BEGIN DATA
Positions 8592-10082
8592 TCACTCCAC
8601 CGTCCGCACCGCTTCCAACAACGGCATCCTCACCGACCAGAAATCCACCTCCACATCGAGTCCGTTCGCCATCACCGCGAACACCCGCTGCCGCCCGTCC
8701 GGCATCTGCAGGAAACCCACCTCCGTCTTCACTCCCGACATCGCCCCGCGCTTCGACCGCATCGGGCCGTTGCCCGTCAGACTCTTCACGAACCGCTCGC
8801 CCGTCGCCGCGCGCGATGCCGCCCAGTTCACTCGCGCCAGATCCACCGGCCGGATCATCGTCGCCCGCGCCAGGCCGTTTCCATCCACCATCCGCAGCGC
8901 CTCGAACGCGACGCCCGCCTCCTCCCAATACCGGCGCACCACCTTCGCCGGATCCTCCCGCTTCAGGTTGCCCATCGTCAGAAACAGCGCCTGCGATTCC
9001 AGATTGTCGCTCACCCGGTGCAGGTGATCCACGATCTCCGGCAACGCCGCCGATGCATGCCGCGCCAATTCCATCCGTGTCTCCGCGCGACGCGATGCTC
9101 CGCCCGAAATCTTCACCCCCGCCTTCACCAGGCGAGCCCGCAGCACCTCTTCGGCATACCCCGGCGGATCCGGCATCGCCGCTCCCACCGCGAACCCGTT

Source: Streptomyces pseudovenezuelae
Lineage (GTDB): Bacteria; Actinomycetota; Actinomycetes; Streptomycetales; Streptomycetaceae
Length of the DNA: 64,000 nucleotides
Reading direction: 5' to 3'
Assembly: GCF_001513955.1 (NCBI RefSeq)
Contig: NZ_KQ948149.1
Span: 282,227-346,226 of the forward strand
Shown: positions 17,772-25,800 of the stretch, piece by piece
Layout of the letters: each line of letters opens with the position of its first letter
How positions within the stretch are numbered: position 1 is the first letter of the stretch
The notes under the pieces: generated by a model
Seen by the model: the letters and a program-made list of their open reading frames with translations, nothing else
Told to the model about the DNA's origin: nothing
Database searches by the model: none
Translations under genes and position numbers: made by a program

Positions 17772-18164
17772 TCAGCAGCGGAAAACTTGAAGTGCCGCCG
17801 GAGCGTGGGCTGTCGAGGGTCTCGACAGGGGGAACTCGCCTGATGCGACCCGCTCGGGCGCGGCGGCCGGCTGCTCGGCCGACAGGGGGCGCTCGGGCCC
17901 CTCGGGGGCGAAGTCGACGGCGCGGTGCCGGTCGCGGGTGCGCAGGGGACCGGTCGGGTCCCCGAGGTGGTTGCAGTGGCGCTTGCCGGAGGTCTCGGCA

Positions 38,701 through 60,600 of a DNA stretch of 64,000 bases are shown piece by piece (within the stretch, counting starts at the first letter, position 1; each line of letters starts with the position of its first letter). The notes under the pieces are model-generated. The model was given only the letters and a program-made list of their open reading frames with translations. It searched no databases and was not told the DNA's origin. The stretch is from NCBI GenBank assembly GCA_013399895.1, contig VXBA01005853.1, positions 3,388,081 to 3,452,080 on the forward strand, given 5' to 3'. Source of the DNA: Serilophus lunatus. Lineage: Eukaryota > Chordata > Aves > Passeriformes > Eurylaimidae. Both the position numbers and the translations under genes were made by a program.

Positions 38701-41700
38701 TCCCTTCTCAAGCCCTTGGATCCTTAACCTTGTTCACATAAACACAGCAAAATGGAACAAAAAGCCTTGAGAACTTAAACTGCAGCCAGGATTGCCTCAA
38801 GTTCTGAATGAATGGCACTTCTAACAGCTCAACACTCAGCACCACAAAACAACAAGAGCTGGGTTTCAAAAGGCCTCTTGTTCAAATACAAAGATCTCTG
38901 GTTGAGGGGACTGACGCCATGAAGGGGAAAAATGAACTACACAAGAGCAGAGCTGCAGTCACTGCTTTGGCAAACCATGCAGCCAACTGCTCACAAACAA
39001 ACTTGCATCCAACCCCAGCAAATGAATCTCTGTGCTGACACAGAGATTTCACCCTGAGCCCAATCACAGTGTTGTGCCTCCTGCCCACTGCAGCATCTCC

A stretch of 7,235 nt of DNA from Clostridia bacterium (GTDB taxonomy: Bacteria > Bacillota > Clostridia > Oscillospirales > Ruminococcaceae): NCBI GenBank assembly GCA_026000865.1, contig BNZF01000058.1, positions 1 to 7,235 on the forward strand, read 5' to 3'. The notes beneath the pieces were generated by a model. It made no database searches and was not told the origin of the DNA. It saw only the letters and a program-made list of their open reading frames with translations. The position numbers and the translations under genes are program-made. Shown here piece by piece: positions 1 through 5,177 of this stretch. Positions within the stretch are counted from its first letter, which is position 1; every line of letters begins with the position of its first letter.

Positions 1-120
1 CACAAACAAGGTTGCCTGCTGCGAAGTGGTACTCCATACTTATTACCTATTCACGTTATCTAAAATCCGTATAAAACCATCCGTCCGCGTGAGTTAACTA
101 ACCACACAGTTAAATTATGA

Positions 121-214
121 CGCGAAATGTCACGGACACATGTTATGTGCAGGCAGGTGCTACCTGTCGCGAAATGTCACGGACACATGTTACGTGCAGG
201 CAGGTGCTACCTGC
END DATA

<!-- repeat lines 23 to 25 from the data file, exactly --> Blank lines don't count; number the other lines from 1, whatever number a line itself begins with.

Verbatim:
Translations under genes and position numbers: made by a program

Positions 17772-18164
17772 TCAGCAGCGGAAAACTTGAAGTGCCGCCG